Posted at 12:55 PM on December 15, 2011
by Paul Tosto
Filed under: Jobs and unemployment
The confusing picture painted today by Minnesota's November jobs and jobless data is leading some experts to question the reliability of the numbers.
MPR News reporter Annie Baxter writes:
Minnesota's employment picture came out fuzzy again in November, with the unemployment rate falling to 5.9 percent, even as employers slashed nearly 14,000 jobs.The unemployment rate is based on a survey of households. A seperate survey of employers produces the number of jobs. November marked the third month in a row that the two surveys have pointed in opposite directions.
The state's head labor market analyst, Steve Hine, lays much of the blame for the conflicting reports at the feet of federal economic officials. Hine says they are ignoring local factors that affect the results and he's now worried about the credibility of the data.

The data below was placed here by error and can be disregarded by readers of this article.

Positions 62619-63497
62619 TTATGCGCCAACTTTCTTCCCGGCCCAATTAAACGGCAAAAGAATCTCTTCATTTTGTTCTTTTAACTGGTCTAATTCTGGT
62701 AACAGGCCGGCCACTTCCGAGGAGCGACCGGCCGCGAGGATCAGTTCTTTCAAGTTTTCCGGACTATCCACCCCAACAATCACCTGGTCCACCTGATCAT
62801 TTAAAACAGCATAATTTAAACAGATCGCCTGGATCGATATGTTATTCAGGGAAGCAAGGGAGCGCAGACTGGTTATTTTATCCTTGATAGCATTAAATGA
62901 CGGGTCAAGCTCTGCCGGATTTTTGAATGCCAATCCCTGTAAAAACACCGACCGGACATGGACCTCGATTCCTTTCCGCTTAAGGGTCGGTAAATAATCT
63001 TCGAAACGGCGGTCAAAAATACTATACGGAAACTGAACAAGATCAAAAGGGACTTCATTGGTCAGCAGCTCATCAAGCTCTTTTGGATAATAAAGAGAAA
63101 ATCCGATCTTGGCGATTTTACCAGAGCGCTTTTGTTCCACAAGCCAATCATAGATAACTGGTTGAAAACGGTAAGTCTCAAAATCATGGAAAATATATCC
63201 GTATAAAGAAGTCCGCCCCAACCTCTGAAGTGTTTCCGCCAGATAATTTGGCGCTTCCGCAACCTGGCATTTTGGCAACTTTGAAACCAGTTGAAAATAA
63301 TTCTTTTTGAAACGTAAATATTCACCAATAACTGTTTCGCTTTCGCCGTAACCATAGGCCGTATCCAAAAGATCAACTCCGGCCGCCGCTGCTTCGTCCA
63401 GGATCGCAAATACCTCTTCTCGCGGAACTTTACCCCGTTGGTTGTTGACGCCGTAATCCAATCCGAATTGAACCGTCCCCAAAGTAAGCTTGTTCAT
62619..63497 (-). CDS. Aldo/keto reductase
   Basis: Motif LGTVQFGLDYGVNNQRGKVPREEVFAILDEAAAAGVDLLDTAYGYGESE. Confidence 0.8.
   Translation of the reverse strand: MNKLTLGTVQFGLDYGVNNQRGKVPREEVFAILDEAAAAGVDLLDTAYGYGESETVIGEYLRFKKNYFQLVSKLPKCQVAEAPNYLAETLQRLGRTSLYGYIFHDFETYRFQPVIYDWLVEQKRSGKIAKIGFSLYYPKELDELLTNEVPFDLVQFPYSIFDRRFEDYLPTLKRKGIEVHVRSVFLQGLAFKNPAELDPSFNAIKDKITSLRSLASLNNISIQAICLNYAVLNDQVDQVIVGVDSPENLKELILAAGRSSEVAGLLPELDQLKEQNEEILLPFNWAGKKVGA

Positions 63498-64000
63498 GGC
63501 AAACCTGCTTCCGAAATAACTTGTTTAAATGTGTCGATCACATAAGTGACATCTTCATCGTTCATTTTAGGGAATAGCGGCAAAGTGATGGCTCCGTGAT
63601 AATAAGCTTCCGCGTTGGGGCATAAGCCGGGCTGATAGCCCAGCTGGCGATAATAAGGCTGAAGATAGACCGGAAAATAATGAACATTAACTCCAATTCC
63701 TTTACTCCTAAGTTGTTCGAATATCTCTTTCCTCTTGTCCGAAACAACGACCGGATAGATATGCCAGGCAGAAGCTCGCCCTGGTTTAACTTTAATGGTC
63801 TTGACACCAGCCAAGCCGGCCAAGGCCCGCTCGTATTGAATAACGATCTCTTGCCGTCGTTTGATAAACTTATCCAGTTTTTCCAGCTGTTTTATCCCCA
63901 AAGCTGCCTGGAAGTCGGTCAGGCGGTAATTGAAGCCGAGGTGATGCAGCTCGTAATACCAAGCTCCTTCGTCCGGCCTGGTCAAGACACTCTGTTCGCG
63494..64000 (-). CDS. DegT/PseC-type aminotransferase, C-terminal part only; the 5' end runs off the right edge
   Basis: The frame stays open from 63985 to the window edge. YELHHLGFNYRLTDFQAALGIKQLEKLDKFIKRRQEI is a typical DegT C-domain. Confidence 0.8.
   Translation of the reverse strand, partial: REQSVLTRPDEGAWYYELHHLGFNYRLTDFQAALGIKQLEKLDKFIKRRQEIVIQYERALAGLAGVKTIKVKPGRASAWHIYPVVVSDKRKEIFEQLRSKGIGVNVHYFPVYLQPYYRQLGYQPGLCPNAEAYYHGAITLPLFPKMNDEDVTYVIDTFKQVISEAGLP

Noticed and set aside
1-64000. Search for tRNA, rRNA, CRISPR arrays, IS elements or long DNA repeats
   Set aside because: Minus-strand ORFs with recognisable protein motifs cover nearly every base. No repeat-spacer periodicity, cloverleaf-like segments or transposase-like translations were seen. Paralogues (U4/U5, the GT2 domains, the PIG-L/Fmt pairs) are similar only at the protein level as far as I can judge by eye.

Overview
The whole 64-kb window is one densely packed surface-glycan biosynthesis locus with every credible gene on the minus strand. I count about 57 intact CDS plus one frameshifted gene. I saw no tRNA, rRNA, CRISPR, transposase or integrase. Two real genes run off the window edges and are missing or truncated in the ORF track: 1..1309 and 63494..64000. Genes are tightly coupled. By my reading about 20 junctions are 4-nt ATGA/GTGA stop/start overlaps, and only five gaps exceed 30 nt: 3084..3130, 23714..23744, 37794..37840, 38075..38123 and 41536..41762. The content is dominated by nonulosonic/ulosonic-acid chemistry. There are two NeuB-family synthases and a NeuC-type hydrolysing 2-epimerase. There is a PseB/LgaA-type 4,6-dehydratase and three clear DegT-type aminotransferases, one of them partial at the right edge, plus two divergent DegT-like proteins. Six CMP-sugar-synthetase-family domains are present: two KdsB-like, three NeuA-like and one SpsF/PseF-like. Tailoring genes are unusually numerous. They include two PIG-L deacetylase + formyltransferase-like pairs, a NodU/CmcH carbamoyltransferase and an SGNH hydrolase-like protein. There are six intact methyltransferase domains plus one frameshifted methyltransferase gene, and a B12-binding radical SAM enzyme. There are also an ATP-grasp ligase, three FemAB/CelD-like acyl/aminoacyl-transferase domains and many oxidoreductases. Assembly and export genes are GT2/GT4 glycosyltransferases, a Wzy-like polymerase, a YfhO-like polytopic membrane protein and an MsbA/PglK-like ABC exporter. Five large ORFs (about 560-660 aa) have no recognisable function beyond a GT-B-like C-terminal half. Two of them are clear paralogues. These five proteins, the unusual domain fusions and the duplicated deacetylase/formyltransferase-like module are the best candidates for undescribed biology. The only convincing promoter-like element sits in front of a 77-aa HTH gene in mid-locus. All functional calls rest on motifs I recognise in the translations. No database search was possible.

"My sense in looking at our own numbers and in talking to a lot of other states across the nation, we do face a threat to the quality of this information," Hine said. "It's very disappointing."
Hine's conducting an annual check on the accuracy of employment numbers. He says preliminary results suggest the official numbers understate Minnesota's job growth earlier this year.
A spokeswoman from the Bureau of Labor Statistics could not provide an immediate comment about Hine's criticisms of the agency's computations.